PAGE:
HCC shortfall

HCC trustees make plans to cover shortfall
College finds itself in need of $67 million more than what voters agreed to in 2003

— reported by the Houston Chronicle

Houston Community College leaders told voters less than three years ago that they could complete a dozen construction projects for $151 million.

Turns out, the leaders are short roughly $67 million.

So HCC’s governing board moved Wednesday to close the gap with a series of financial maneuvers intended to preserve the voter-approved building plan without raising taxes.

In a 7-2 vote, the trustees signed off on a wide-ranging strategy that includes imposing a technology fee on students and delaying the planned renovation to the central campus, a 91-year-old building listed in the National Historic Register.

The trustees also rescinded a planned property tax break. Homeowners won’t be getting the extra 10 percent homestead exemption trustees had previously decided to give.

[snip]

When voters approved the bond referendum in November 2003, college leaders promised to build or acquire seven new facilities, expand three and renovate two throughout the city, with the intention of adding 772,000 square feet to the college’s existing 2 million square feet.

A HCC study found at the time that the 53,000-student system averaged 66 square feet of space per full-time student, compared with the national urban norm of 110 square feet.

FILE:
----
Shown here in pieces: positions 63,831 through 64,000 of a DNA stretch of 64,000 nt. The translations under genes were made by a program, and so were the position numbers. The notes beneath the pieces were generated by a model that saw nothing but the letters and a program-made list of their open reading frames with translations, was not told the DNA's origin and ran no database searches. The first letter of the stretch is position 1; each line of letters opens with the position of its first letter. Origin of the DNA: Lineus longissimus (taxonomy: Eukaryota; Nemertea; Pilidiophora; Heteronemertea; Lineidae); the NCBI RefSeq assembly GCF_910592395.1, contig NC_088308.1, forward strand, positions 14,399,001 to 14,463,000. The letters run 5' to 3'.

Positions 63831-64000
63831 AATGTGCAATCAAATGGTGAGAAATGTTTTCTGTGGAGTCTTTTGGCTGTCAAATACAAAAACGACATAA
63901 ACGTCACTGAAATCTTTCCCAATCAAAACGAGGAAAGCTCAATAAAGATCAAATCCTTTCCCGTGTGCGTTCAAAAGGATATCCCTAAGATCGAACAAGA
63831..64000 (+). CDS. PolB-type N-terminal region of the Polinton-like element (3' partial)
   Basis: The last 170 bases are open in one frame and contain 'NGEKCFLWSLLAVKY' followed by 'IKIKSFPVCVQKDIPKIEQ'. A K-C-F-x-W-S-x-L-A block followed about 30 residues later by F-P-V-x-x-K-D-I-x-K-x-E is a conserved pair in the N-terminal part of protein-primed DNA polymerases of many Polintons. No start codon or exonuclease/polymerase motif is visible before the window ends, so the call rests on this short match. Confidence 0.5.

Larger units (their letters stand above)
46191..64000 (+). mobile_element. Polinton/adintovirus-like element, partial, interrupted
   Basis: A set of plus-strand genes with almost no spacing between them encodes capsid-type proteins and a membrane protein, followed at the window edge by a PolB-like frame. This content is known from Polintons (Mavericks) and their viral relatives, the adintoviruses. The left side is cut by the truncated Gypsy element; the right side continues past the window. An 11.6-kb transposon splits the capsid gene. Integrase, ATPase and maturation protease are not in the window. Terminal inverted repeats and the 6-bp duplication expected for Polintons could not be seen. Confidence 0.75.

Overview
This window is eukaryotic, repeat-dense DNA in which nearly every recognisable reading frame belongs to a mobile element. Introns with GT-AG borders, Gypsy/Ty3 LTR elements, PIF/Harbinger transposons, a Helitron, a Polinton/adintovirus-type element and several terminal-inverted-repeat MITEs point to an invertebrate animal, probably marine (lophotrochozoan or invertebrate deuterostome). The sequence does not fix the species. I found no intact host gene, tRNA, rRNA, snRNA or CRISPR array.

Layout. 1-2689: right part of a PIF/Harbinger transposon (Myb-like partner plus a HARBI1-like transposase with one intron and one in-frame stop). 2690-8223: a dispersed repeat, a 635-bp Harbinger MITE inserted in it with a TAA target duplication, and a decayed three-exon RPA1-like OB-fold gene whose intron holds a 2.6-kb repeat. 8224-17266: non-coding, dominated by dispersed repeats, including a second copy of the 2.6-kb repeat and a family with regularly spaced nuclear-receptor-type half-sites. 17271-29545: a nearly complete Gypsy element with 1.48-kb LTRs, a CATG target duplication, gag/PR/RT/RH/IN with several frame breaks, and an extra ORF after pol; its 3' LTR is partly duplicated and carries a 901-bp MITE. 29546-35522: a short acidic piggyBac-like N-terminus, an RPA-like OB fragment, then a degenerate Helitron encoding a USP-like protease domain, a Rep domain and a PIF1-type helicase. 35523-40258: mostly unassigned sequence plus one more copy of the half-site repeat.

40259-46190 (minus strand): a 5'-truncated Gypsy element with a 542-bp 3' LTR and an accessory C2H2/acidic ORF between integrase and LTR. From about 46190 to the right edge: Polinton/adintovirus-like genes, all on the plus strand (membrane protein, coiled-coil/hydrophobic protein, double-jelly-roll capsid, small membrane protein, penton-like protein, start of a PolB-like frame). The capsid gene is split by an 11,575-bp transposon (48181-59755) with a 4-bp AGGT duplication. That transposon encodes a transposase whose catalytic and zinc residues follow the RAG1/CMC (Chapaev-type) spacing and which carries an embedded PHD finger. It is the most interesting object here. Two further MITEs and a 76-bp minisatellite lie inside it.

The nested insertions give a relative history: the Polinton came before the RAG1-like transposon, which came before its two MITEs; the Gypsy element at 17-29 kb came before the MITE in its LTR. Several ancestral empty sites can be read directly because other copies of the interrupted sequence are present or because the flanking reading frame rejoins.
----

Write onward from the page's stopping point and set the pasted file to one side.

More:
Before the election, University of Houston political scientist Richard Murray told trustees that voters would probably approve the measure, as long as the property tax rate wouldn’t increase more than 1.5 cents per $100 assessed valuation.

Ultimately, property owners in the college’s tax district agreed to pay an additional 1.57 cents per $100 assessed valuation for 25 years, or about $15.70 a year for a $100,000 house without homestead or other exemptions.

[snip]

The trustees intend to close the gap by redirecting almost $38 million earmarked for renovation and expansion projects at the central and northeast campuses and borrowing against money set aside to maintain aging buildings.

Rescinding the planned homestead exemption would provide as much as $4 million annually for salary increases and other operating costs, Walker said.

Also, the new technology fee of $3.95 per semester credit hour would help to pay for $39 million in equipment, including $15 million that was initially part of the bond plan.

Author: Paloma Cruz

Find out more about Paloma Cruz through the About page. Connect with her on Twitter (www.twitter.com/palomacruz) and (Facebook).

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